Huff? Belt? Brett Pill? An offensively proven free agent? This is among the positions that could be wide open when Spring Training begins. The Giants might explore the feasibility of bidding for free-agent sluggers Albert Pujols or Prince Fielder, but Sabean typically refuses to be used to drive a free agent's asking price upward. He won't launch an effort for Pujols or Fielder unless either wants to be a Giant. Signed for 2012 at $10 million, Huff would be an expensive reserve if he can't win the job. But he won no admirers with his performance this year, and Giants management demonstrated that it's willing to eat salaries by releasing Aaron Rowand and Miguel Tejada on Aug. 31.
All Freddy Sanchez has to do to reclaim this spot is remain healthy. But that has been difficult for the 33-year-old, who was sidelined June 10 with a dislocated right shoulder. Last year, for instance, Sanchez appeared in only 111 games. The Giants would be wise to hold onto Jeff Keppinger, whose offensive attributes are similar to Sanchez's.
Crawford probably will receive a chance to win a regular job. The Giants will closely monitor his progress at the plate in the Arizona Fall League in an effort to determine his readiness. However, his path will be blocked in the unlikely event that the Giants acquire a more polished shortstop, such as free agent Jose Reyes from the Mets.
Unless Sandoval again encounters weight problems, this will remain his job for the foreseeable future. Since this is a spot where a utility infielder is likely to receive some activity, players such as Mike Fontenot and Emannuel Burriss would be well-advised to prove they can handle third base as they strive to win reserve roles.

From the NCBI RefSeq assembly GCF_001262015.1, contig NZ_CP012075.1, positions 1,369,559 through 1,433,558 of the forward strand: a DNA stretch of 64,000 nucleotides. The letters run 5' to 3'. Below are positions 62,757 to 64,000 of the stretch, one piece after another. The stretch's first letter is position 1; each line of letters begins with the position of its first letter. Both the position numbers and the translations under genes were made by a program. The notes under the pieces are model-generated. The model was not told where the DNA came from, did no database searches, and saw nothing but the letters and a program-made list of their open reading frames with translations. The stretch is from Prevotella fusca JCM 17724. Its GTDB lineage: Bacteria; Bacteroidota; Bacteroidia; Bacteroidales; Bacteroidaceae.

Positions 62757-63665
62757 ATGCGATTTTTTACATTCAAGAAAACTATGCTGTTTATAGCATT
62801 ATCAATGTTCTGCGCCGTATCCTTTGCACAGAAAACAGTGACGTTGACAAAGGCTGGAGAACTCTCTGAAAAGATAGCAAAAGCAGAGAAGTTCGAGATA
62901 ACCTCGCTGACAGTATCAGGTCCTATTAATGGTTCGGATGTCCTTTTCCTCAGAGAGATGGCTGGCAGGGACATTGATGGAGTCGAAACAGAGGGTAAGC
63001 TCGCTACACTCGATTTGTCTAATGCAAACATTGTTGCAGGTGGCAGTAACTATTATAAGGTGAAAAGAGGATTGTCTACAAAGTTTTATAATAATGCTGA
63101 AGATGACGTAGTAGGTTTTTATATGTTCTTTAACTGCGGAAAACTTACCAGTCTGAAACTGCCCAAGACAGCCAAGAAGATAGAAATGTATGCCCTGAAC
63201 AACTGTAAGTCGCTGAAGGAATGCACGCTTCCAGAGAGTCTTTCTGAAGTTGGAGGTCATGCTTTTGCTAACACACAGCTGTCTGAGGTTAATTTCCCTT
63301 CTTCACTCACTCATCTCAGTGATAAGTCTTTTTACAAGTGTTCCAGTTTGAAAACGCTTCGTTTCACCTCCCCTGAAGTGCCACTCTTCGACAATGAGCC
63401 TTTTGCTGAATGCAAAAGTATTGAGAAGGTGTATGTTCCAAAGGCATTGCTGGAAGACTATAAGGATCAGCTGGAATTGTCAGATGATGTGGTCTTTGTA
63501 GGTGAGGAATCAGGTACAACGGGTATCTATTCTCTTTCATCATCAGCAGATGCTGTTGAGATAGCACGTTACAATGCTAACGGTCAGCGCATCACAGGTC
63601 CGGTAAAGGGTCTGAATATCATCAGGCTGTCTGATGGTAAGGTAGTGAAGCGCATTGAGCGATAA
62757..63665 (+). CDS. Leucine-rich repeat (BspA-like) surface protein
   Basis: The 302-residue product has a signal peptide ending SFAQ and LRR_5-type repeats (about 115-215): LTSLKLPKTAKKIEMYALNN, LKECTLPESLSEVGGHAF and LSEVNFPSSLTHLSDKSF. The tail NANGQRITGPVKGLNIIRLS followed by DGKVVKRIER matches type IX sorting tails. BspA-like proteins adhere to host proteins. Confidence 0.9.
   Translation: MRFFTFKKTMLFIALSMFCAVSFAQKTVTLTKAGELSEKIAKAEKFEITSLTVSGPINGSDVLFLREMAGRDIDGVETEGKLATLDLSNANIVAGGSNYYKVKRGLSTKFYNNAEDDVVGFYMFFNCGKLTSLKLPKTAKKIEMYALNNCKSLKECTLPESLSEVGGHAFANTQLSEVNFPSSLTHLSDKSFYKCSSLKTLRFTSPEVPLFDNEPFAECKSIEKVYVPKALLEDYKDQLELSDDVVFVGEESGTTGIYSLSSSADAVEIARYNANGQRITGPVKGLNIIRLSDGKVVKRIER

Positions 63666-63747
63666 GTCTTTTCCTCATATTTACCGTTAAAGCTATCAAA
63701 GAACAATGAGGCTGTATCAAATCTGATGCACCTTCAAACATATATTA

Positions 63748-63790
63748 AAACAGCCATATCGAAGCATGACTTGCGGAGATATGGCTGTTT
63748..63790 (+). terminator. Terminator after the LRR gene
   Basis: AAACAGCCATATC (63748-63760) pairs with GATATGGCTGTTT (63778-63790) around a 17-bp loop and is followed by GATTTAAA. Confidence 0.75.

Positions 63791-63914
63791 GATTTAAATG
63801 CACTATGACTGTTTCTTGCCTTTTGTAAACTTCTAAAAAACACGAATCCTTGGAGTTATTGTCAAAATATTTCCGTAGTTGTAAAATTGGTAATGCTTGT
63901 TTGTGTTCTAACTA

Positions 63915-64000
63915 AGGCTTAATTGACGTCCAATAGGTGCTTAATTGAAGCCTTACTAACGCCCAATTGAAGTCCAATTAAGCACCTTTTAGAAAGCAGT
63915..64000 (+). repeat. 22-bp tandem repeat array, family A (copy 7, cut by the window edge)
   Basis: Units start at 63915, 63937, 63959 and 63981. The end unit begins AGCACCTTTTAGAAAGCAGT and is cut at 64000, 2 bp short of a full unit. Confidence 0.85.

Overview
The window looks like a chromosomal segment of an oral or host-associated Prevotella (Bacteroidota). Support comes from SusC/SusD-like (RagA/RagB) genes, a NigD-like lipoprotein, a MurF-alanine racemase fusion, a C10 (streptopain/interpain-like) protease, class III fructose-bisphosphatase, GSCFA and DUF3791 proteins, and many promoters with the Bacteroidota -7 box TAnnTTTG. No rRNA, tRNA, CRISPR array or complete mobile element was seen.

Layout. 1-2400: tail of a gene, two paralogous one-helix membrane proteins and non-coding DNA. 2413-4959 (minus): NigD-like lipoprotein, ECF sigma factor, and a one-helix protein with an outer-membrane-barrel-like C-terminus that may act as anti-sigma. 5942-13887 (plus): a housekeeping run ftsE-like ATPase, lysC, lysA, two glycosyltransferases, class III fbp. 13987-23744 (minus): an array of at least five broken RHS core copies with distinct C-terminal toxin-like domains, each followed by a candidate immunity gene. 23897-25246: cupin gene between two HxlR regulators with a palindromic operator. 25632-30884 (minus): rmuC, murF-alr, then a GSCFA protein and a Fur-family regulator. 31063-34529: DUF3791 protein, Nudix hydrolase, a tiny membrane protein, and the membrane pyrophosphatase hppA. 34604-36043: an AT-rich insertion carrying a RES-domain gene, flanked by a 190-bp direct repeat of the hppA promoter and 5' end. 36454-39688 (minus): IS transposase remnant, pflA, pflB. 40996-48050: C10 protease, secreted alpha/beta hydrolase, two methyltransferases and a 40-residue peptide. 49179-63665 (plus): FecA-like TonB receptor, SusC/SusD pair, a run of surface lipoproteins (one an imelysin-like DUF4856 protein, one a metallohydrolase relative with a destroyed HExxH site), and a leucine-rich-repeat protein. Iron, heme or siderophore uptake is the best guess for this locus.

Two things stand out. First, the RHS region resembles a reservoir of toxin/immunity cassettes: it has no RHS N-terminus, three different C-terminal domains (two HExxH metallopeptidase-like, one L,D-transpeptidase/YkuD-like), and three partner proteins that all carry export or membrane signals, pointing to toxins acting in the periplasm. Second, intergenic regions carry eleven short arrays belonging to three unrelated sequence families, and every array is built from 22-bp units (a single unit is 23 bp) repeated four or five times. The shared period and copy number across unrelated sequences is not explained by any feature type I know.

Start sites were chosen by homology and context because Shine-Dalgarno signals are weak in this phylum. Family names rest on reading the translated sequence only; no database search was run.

Finding a leadoff/center-field type, either through trade or free agency, will be a priority. The Giants also will look for a corner outfielder and might try to re-sign Beltran, though they won't break the bank to do so. Left field could become a home for the budding Belt, who played there more frequently in the final few weeks. Schierholtz, who Bochy called the team's most productive outfielder before he broke his right foot in mid-August, deserves another opportunity to win an everyday job. The Giants probably will seek an upgrade over Ross and Torres, though one of them could be re-signed to provide depth.
This is by far the most stable area on the team and perhaps in the league. The only intrigue involves the fifth starter's job. As of now, the competition will involve Eric Surkamp, Jonathan Sanchez and Barry Zito. However, the arbitration-eligible Sanchez could be non-tendered or traded to save money. Speculation persists that Zito, who lost his spot in the rotation during an injury-marred year, might be released despite being owed $46 million after this year (including a $7 million buyout for 2014).
Wilson, who missed 31 late-season games with a strained right elbow, must prove that he can still handle the rigors of closing. His per-inning ratios for walks, which rose, and strikeouts, which declined, were ominous. The Giants can keep the rest of their bullpen intact, but that will be costly. Lopez and Guillermo Mota are eligible for free agency, Affeldt will become a free agent if the Giants decline his $5 million option and Santiago Casilla, Ramon Ramirez and Romo are arbitration-eligible. San Francisco can economize by turning to the likes of Dan Runzler, Steve Edlefsen and Waldis Joaquin.